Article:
She cited as one possibility samples collected by the University of Western Australia as part of a study on the effects of asbestos exposure due to mining. Somalogic might also be able to obtain samples through its relationship with Harvey Pass, director of the division of thoracic surgery and thoracic oncology at New York University's Langone Medical Center and leader of the PLoS One study.
In an interview with ProteoMonitor last year following the release of initial results from the study, Pass observed that he and Somalogic could potentially access a 9,000-individual asbestos-exposed cohort from the Carotene and Retinol Efficacy Trial – an 18,314-subject trial studying the effects of beta-carotene and retinyl palmitate on patients at high risk of lung cancer – through their participation in the Early Detection Research Network (PM 4/8/2011).
"Blood [from these 9,000 subjects] was measured on a yearly basis over ten years, and 49 mesotheliomas developed from that cohort," Pass said at the time. "It's a perfect uniform cohort for the next step of validation for this sort of [test] and I think the [US Food & Drug Administration] will look very favorably if the performance in that cohort is comparable to what we've seen."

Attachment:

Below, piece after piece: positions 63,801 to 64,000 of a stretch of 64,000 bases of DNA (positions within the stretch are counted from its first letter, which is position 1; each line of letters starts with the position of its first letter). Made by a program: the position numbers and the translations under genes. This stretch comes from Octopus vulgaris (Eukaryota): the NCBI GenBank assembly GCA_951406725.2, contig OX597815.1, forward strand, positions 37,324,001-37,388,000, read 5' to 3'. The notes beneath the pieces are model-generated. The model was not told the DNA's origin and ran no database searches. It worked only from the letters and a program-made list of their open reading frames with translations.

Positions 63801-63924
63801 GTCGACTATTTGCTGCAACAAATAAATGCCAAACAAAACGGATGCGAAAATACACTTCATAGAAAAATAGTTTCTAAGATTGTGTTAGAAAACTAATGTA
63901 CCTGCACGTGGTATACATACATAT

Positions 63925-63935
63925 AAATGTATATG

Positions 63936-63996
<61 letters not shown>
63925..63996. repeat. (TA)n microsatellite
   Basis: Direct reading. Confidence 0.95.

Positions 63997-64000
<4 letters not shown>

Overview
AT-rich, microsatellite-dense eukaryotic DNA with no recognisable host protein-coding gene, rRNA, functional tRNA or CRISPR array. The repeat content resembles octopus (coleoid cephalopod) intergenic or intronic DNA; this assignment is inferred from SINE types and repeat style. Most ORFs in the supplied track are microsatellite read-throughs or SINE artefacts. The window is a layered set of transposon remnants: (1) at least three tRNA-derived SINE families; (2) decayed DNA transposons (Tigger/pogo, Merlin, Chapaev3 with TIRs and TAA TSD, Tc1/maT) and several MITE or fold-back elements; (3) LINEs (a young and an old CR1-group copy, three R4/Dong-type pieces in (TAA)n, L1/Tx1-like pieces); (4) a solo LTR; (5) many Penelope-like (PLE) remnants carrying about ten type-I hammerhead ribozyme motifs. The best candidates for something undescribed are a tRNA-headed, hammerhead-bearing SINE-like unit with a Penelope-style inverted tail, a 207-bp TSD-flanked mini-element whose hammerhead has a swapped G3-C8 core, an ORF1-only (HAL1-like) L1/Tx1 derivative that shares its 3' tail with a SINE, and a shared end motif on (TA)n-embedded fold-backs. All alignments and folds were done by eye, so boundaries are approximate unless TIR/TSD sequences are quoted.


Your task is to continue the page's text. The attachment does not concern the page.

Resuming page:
Ostroff said this week that Somalogic continues to collaborate with Pass and that he could potentially help the company move forward with its validation work. Somalogic aims to do the longitudinal studies in 2013, she said, adding that it would be ideal if the company could access 50 to 100 patients with longitudinal samples leading up to diagnosis.
Because mesothelioma is rare even in asbestos-exposed populations, an effective screening test will require high specificity to avoid passing on too many false positives for further clinical procedures like CT scans, Ostroff said, noting that the high 90 percent range would be a good target for such a diagnostic.
In the recently published study, the 13-protein panel detected mesothelioma cases with a specificity of 89 percent and sensitivity of 90 percent. When the test's decision thresholds were changed to raise the specificity to 98 percent, the test had a sensitivity of 60 percent.